So far so familiar. I don’t think anything I have said so far would be news to any one here. So I want to spend some time adding some small tangents to this vertical Apollonian axis, specifically in relation to the male body. The force of the ideal male body is upward and outward, a vertical pressure of racial vitality funneled by a tight column of torso muscle and tightly sheathed in a smooth membrane of tanned skin. At its most extreme it is a pneumatic phallus. But even during WW11, just a few years after the classic Modernist photographs of the 1930s, this norm was given surprising new meanings which showed how wobbly the Apollonian axis was.
From 1942 the Civil Construction Core conscripted men between the ages of 35 and 55, who were otherwise ineligible for military service, to work on large building projects in northern and interior Australia. However they quickly began to attract adverse publicity. There was industrial unrest on many projects with workers accusing the management of inefficiency and rorting, and management accusing the workers of unpatriotic union activity. Against this background the Department of Information sent the photographer Edward Cranstone to all the CCC projects. His photographs were published in everything from the communist newspaper the Tribune to the Women’s Weekly, and were eventually formed into a large exhibition, which also included paintings of CCC workers by Dobell and other artists, that toured capital cities in 1944.
As a member of the Communist Party of Australia Cranstone was exposed to a rich source of propagandistic imagery. Soviet socialist photographs were regularly published in the Tribune, and their influence can be clearly seen in Cranstone’s Modernist visual rhetoric — his use of upward looking camera angles, strong diagonal compositions, bright sunlit forms and heroic poses. As one article reviewing the exhibition stated:
The Australian worker—bareheaded, steady-eyed, stripped to the waist—is the dusty, sweating keynote to a display [….] It would be surprising if most people did not take away a warm impression of that typical Australian, stripped to the waist, working on untouched land, levelling it, digging into it or building up from it. In a real immediate way, the show tells the story of how Australia—the country itself— has gone to war.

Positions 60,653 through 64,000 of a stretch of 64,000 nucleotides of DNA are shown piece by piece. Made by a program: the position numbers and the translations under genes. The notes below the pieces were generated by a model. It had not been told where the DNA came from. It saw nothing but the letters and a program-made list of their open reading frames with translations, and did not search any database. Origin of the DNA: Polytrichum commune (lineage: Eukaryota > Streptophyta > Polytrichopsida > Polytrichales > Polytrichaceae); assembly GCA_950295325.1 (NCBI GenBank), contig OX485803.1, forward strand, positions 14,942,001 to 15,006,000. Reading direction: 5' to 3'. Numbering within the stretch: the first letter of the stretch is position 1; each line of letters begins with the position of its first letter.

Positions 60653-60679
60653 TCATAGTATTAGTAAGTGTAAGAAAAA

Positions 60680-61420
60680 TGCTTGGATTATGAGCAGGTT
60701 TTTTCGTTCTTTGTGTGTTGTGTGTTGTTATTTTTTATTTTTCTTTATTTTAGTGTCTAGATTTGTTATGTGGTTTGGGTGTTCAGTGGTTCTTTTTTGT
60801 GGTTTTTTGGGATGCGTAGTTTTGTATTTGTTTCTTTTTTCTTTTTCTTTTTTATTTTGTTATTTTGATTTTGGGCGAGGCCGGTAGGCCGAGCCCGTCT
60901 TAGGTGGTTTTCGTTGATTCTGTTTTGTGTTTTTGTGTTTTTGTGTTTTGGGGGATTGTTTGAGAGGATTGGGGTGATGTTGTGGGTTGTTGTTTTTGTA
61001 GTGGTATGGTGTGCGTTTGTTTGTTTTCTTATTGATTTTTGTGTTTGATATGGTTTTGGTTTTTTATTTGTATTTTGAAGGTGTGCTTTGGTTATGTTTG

Cranstone’s men are heroic soldier/worker/pioneer hybrids. The battle they fight is in the industrial workplace and on the colonial frontier. Cranstone has to strive very hard to fit his workers, which were by definition not Australia’s finest, into the Apollonian type. In some images skin is pumped out by muscle, sheened by sweat, and ribboned by shadow as the men vigorously swing crowbars and work machinery, however in other images the visual rhetoric seems too extreme for the men’s actual bodies to live up to.
This may have been what led some commentators to react against their overt visual rhetoric and mechano-machismo, which had been clearly imported from elsewhere and applied externally to their subjects. In Canberra the exhibition was displayed hidden away in the basement of Parliament House rather than in the usual exhibition space of Kings Hall. The Speaker of the House, complaining about the Modernist paintings of William Dobell with their thick fleshy strings of paint, claimed that the show ‘was a grave reflection on the manhood of Australia generally, and particularly the fine types who have discharged essential duties during a critical period in Australia’s history.’ He added, in reference to Cranstone’s brand of photographic Modernism, that a ‘photograph allegedly taken in a quarry made me feel that I was in Dartmoor [Gaol].’ In using an internationalist visual rhetoric to rehabilitate the Australian worker Cranstone had stretched the Apollonian model to breaking point.
Damien Parer was also employed by the DoI, but as a war cameraman. The footage he shot in New Guinea was supplied to newsreel companies to be cut into their weekly newsreels. Parer’s most famous newsreel, Cinesound’s Kokoda Frontline, was essentially a collaboration between himself and the head of Cinesound Ken Hall. Damien Parer appeared as the ‘star’ to introduce the newsreel. After some titles telling us that Parer has already been responsible for some of the ‘classic footage’ of the War and that he is a reliable witness, Kokoda Frontline opens on Parer, in his uniform, in an empty domestic room, leaning casually against a table. The camera slowly moves in on his handsome face as he speaks directly to the camera, attempting to explain to his audience how close the war is: